The penalty at the federal level is gone, starting January 1, 2019.
♦ Several states have their own mandate and some assess a penalty for not having health coverage.
If you don’t have a health plan that qualifies as minimum essential coverage, you may have to pay a fee for the months you’re uncovered.
♦ This fee is often referred to as a "penalty." The IRS calls the fee a Shared Responsibility Payment.
The fee was calculated two ways. You were responsible for paying the higher amount.
For 2018, the fee was 2.5% of household income, up to a maximum of $3,396.; or a dollar amount of $695 per adult ($347.50 per child), up to a maximum of $2,085 (3 x $695).
• The $3,396 figure is the average price of a Bronze plan sold though the Marketplace.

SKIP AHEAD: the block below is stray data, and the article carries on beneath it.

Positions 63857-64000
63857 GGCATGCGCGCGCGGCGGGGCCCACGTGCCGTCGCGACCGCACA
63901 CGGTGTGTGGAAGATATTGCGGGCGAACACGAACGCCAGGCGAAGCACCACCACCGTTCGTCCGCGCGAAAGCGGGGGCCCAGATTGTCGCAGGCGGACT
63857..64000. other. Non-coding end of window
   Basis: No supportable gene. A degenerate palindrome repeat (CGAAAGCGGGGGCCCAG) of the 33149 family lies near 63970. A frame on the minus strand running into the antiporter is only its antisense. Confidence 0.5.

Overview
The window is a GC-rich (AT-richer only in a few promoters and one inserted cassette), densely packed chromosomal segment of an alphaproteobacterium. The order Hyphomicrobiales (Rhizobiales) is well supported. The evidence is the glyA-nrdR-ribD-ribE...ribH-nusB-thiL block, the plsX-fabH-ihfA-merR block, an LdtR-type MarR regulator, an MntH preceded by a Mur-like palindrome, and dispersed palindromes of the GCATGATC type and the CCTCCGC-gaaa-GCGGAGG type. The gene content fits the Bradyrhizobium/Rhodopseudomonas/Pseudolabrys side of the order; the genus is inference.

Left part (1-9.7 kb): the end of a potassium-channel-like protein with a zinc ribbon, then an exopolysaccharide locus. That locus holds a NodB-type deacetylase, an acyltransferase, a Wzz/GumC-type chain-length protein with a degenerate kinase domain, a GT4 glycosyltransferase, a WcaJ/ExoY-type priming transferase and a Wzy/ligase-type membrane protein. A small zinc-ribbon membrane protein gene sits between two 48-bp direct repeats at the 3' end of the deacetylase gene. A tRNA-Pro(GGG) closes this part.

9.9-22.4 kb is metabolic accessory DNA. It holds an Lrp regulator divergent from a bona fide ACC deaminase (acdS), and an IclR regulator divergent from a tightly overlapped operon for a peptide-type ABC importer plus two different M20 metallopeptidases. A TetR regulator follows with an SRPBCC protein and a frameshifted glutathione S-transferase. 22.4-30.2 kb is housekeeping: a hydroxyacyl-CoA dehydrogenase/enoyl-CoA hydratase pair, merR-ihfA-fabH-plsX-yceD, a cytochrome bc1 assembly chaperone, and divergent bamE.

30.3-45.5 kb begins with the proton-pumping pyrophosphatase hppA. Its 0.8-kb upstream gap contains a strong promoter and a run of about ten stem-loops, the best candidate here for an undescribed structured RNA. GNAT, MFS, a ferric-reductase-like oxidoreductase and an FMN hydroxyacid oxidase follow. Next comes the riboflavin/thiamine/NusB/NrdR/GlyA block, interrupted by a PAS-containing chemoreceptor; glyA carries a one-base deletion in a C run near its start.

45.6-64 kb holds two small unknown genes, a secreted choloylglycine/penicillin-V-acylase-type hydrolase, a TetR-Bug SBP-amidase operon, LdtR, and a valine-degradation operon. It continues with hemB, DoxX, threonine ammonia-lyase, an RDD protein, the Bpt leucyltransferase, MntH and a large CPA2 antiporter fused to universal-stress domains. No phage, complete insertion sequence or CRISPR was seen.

The penalty was paid when federal income tax returns were filed. People with very low incomes and others were often eligible for exemptions.
Anyone uncovered just some months of the year, paid 1/12 of the penalty for each month they were uninsured. If someone was uncovered for only 1 or 2 consecutive months, they did not have to pay the fee at all.
The penalty was paid on a person's federal income tax return.
Update: December 22, 2017
President Trump signed into law a tax bill which included a provision eliminating the penalty for not buying health insurance.
It took effect starting in 2019.
• Have health insurance or pay penalty?
• Exemptions from penalty?
• What is the penalty?
• How much is the penalty?